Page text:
Everyone's a shy negotiator. Some people are just better at hiding their fear. No one likes to be turned down, whether it's by the romantic interest of your dreams, or the job you really wanted. It's not easy to turn someone down either, like the potential employee you fear might not be the best fit for the corporate culture.
My clients have been both bold and hesitant negotiators. But whether they're an inventor moving a product to market, a lawyer having a dispute with his business partner, a professional looking for a new professional home or a hiring partner trying to land the best talent, no one wants to be rejected. That's the first thing the shy or hesitant negotiator must understand about her bargaining partner: Your counterpart is just as worried about letting an opportunity slip through his fingers as you are.
That's why we all sometimes need these three magic words: Is it negotiable?
I just got off the phone with a shy client reporting on the status of her new employment negotiation. I'd told her that if she found herself unable to counter, she should at least ask whether the offered compensation was negotiable. And that's precisely what she did.
When the hiring manager said "$200K," she asked "Is it negotiable?" That's a smart thing to do, because most hiring managers have more money in their pocket than they put on the table. If the prospective employee accepts it, the manager just scored one for the team. If not, he can pull a little of the excess out of his pocket.
One of the solid rules of negotiation is never to negotiate against yourself. In other words, wait for a counter before you suggest that you'll take less or pay more. I rarely see this happen with the one holding the bag of candy, so I was pretty delighted when I got this report.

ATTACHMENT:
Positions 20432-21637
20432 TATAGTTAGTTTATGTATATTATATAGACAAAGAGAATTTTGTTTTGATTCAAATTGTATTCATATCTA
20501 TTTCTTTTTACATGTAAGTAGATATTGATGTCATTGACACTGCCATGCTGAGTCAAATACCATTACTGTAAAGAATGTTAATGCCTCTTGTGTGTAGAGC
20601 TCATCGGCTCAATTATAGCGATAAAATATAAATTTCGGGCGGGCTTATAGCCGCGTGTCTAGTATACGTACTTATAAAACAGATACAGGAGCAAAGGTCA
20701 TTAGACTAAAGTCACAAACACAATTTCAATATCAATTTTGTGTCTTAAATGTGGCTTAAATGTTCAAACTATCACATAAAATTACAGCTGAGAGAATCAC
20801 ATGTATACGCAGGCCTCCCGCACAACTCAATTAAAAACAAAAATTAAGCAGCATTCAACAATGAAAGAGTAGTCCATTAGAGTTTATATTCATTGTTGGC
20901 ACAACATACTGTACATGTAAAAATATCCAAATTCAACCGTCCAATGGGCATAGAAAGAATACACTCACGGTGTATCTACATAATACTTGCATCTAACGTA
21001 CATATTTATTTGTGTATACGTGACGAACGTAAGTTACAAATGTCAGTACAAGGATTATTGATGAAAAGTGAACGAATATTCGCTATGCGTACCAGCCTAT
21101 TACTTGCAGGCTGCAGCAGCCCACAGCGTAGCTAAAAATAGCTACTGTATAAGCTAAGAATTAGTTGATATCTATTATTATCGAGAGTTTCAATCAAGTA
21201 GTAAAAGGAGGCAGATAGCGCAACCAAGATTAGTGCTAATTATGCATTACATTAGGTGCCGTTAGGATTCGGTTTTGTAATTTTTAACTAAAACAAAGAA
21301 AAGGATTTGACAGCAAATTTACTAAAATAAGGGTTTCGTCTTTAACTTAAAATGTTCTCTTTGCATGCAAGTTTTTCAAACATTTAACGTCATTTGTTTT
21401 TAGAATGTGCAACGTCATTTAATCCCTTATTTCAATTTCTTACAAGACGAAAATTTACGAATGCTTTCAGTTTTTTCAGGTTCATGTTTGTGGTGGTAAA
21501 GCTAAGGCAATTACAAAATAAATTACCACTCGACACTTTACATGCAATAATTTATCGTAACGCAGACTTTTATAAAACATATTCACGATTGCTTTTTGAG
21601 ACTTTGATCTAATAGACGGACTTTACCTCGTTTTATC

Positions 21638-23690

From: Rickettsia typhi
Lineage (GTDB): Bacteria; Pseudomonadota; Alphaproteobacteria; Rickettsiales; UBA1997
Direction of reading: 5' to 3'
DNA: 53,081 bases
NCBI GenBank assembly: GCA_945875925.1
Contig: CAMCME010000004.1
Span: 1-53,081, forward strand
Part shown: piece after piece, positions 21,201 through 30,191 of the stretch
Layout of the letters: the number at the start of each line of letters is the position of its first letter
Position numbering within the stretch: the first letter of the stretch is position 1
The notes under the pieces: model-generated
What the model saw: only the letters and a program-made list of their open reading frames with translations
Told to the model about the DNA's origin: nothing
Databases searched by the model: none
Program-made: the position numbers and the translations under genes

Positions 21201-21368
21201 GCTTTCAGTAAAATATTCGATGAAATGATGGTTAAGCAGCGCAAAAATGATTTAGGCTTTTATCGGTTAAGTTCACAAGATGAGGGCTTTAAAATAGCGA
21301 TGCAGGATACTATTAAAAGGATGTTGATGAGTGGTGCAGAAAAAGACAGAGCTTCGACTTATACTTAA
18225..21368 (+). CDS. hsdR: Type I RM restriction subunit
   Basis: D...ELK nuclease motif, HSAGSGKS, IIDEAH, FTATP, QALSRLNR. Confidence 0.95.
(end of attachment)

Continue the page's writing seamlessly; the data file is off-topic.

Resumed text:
He: We'd love you to come aboard and I've been authorized to offer you $200K.
She: Thanks. I'd love to join your shop. But could you tell me whether that number is negotiable?
He: I can make it $220K, but it would be difficult for me to go beyond that.
What he really means
He's got more than an additional $20K in his pocket, doesn't he? Otherwise, he wouldn't say it would be simply "difficult," but impossible, to go higher. He's also saying the company really, really wants her to come aboard. Otherwise, he would never have negotiated against himself. At a minimum, he would have asked a question like "What did you have in mind?" Instead, he pounced.
There's just about zero chance of being rejected by asking, "Is it negotiable?" The worst that will happen is the hiring partner will say "No, it's not." The best that can happen? You'll get a bump without having to even put a number on the table.
For women, who sometimes have a more difficult time "asking" than their male peers, "Is it negotiable?" gives permission to do what is outside their traditional gender role to do — ask for something for themselves. But when women know something is negotiable, they negotiate for themselves every bit as effectively as men do.
And that's important for all of us. Because a rising tide raises all ships and it's way past time to raise the salary-gap ship to sea level.
Views expressed in blogs, posts and user comments are those of the authors and do not necessarily reflect the opinions of the Network of Executive Women or its Officers, Board members and corporate partners.